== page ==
Rick wound up hauling the International to his home in Bettendorf, and eventually wound up doing an “absolute ground-up restoration,” according to his dad. “He’s quite handy and he can do the paint and the mechanical work… It had a lot of surface rust, but had very few places where it was rusted clear through. He put in a new clutch, went through the transmission… The glass is all new. The glass was all there, surprisingly, but it all had to be replaced. I was even able to find a new-old-stock windshield, with I thought was cool.

“It's got new upholstery, new brakes, new exhaust. We had the head replaned and valves ground … The bottom end [of the engine] is just fine … Shoot, those rings don’t smoke and it runs great. As far as we know the bottom of the engine is all original.”


One of the biggest challenges of the restoration was dealing with the truck’s original two-piece rims. “They had a heck of a time,” Fred laughed. “Surprisingly, the tires would still hold air, but they were all rotted of course. Those two-piece rims are just dangerous. We had to take them to a tire shop and one of the fellas there chipped a tooth and they said they couldn’t do it … My son eventually took a Sawsall and I don’t know what else, but he was finally able to get the [wheels] apart.”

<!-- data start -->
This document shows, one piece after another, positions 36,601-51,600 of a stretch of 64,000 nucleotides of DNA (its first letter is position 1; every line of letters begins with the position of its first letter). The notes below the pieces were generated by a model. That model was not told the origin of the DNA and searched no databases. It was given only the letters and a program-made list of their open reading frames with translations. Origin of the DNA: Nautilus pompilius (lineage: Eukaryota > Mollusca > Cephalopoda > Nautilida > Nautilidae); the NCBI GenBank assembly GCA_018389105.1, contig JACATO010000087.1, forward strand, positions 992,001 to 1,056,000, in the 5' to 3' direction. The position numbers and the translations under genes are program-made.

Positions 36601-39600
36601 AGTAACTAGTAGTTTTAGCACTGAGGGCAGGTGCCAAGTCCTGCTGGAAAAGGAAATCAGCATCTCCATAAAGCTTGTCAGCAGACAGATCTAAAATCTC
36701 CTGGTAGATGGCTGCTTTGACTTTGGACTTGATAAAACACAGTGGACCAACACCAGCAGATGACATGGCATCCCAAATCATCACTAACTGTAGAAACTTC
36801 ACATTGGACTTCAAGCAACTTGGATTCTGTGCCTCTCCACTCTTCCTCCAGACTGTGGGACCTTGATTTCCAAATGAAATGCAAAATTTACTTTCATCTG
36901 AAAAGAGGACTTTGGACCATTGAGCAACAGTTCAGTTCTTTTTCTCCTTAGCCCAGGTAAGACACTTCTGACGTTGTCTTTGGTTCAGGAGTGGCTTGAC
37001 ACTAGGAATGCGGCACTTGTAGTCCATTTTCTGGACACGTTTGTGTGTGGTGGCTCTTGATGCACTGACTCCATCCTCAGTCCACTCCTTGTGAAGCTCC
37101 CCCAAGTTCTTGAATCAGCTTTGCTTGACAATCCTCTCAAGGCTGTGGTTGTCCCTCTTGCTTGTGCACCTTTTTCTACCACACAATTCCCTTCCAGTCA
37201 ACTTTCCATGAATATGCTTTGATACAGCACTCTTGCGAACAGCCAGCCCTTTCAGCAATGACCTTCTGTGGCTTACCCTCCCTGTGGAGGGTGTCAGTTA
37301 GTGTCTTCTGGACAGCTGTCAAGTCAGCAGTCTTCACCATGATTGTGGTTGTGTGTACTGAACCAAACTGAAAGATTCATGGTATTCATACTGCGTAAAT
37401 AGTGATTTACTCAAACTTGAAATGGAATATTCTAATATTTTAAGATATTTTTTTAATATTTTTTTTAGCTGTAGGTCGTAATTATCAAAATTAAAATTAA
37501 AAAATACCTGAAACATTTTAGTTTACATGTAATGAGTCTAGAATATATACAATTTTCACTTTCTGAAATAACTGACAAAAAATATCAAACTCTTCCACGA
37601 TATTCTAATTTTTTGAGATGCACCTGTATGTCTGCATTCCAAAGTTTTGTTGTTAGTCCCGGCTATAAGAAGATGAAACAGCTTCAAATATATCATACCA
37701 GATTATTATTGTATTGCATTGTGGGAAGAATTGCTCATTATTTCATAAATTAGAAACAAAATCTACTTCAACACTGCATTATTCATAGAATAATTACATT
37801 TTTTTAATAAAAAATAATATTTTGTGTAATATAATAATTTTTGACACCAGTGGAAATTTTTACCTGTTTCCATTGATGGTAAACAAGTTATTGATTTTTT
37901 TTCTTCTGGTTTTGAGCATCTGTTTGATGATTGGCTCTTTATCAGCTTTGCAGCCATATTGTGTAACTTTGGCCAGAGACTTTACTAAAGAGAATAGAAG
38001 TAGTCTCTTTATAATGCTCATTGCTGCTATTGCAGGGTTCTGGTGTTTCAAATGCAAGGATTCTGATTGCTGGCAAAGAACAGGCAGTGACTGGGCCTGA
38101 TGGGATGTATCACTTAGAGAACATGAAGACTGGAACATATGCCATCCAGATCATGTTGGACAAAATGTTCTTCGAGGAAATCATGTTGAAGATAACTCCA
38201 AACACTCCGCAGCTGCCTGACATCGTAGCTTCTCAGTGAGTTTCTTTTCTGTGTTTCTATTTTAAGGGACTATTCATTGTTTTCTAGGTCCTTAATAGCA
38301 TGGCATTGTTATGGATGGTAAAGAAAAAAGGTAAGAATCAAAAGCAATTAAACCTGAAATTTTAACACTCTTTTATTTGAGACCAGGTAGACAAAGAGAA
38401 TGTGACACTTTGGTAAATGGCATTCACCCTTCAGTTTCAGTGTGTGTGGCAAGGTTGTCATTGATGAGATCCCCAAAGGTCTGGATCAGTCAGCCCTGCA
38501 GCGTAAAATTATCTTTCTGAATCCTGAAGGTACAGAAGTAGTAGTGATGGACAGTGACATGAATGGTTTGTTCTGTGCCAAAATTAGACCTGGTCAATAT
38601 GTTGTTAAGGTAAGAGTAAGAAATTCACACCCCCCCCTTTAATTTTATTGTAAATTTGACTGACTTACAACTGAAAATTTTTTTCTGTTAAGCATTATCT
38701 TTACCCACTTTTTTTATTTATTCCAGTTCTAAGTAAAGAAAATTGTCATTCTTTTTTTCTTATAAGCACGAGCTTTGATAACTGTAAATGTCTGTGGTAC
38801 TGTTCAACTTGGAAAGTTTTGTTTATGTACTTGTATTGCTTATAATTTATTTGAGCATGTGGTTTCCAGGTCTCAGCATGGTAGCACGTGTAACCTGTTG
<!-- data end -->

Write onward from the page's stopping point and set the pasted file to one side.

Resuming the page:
The father and son sent out the generator, starter and radiator to be refurbished. They also got some help with the seat upholstery. “It’s got all the extra [options], which is a heater and a radio,” Kilmer joked. “I’ve got the radio, but it hasn’t been restored. I haven’t put it back in. In the dash where the radio would go I had a professional make an engraved plate that says, ‘Restoration by Kilmer.”

Cosmetically, the Kilmers didn’t have to alter much, although they eventually wound up changing the clearance lights mounted on top of the cab. “It originally had painted clearance lights, and my son was able to find some chrome lights,” Fred said. “We also wanted to find some horizontal chrome grille bars. On this truck they were originally painted black. On some they were chrome, but we were never able to find them.”

The outside rearview mirror was salvaged from a Jeep that had mirrors almost identical to the original 1951 IHC versions. The finishing touches were the oak stakes and sideboards, which Fred made and mounted himself around the wooden flatbed. “I just used my own imagination and, of course, I wanted it to look right,” he said. “I was going to use tongue and groove flooring, so I just took ¾-inch plywood and bolted it to the frame and went in and laid the floor like you were laying flooring in a house.”